EXCLUSIVE: The Nielsen Co.’s movie research arm National Research Group is still on the block, and the number of suitors is said to be slimming down. NRG is one of the largest companies in entertainment that provides market research (film tracking) to the movie studios. In June, Nielsen hired banker Jordan Edmiston to explore a sale, the same financial institution that was hired in the Marketcast sale last year when RLJ Equity Partners, in alliance with GE Asset Management, acquired Marketcast from Shamrock Capital Advisors. Marketcast and ScreenEngine — two companies that were kicking the tires — are no longer in the game. We know that PSB Research signed a NDA and have been continuing talks with Nielsen. There was no comment from either side.
Nielsen's NRG First Round Of Bidding: Middle East Investment Group, Others Circle
PSB Research is based in Washington, D.C., and has offices all over the country from Los Angeles to Denver to New York and provides info on everything from political issues and campaigns to movie openings. It is a highly respected firm that was founded 35 years ago by Mark Penn and Doug Schoen and is part of the Young & Rubicam brands of the advertising and public relations conglom WPP Group.
The assets of NRG are its tracking for films both here and abroad and, of course, the brand name itself — the company has been around for 37 years and is truly synonymous with movie tracking. VNU (which at one time owned The Hollywood Reporter) bought NRG in 1997 for $44M, then VNU acquired Nielsen Media Research and in 2002 integrated NRG into Nielsen.
Word of PSB being still in the game to acquire the company comes as NRG just introduced some new tracking measures — one that has some intrigued at the studios and others that are either unimpressive or are falling flat. The first new tracking measure is called Unaided Intent, designed to gauge the intent of the moviegoer for a film. In NRG’s own words, Unaided Intent is defined as “a new open-ended question that gauges the top-of-mind reaction to what movie will be seen next in a theater.”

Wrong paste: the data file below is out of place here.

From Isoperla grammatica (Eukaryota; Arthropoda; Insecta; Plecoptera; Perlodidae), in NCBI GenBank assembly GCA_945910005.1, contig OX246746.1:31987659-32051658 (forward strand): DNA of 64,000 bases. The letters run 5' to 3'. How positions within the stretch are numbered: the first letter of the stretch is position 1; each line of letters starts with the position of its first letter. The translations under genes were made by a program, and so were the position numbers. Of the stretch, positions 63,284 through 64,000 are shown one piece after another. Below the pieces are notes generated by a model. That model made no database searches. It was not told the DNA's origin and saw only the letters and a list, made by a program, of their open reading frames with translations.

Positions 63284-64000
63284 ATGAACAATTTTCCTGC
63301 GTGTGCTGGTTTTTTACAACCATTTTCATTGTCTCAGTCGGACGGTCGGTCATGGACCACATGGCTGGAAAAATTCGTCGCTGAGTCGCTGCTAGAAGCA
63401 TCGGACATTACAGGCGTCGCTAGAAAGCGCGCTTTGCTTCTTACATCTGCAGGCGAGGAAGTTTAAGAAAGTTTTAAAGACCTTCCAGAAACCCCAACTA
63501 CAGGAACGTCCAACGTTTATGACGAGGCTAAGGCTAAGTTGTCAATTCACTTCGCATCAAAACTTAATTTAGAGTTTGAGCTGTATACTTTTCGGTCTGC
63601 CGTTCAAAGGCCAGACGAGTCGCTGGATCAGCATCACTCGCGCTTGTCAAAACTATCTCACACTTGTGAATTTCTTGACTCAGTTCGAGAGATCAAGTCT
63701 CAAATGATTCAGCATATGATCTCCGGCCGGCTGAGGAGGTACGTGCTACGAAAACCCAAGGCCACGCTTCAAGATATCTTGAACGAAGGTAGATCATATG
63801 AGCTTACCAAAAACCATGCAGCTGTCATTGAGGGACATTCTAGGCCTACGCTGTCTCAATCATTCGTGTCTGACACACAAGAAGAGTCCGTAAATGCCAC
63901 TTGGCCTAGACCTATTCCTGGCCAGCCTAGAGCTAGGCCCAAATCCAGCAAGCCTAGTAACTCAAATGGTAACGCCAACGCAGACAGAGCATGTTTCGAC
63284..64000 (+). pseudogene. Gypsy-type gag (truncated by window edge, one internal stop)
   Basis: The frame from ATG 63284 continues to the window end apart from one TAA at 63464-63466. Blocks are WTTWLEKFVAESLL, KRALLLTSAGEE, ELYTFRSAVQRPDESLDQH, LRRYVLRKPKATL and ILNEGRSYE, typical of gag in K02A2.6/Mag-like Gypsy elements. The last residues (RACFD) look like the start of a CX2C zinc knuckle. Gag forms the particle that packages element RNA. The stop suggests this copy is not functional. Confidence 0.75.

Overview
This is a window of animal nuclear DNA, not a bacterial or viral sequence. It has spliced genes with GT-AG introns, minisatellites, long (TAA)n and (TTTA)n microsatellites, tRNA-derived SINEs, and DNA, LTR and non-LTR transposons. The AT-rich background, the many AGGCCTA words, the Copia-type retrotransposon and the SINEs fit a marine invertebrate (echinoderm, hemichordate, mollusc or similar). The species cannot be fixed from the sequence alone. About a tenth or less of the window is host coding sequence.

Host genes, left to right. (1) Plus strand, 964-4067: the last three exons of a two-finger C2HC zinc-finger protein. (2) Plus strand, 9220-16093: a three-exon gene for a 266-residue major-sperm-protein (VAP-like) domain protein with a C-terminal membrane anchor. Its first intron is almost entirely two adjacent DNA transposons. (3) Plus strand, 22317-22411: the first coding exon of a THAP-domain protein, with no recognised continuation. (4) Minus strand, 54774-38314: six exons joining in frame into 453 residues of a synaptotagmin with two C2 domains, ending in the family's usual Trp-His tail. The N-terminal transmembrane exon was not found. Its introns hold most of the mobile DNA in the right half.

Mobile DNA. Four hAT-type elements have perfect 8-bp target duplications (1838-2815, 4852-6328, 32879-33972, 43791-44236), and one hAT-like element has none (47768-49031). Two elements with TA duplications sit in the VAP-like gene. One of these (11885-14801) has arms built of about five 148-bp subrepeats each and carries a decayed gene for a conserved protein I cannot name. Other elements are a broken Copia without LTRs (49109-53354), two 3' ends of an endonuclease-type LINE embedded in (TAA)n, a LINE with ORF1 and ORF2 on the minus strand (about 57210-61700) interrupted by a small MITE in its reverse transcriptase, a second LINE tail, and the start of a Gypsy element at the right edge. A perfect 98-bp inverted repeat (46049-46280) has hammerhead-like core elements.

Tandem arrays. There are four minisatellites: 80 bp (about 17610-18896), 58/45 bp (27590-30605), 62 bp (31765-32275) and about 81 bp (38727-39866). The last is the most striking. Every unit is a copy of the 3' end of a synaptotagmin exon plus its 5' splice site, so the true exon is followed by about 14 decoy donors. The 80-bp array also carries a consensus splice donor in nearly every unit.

The second is called The Unstoppables, which sounds a lot like the next Disney/Pixar film but is geared to figure out the percentage of moviegoers who are basically avids (or rabids, if you will) — those who plan to see the film at any cost. Here’s the rub on that one: They have The Martian — which was expected to pull in a big $50M+ last weekend at the box office at only 35% Unstoppable while Sicario, which was tracking at $8M has a 19% Unstoppable … so what does it actually mean? I don’t know.
It’s confusing some of those we spoke with at the studios. In NRG’s words, it’s “a new survey question that evaluates the intensity of in-theater interest regardless of other influencers.”
They also have one called ‘Social Index’ which those in marketing and distribution said would just be put into the hamper with the bevy of other social media metric information. NRG defines it as “a new measure that incorporates the volume of multiple social media channels and web sites that moviegoers visit.”
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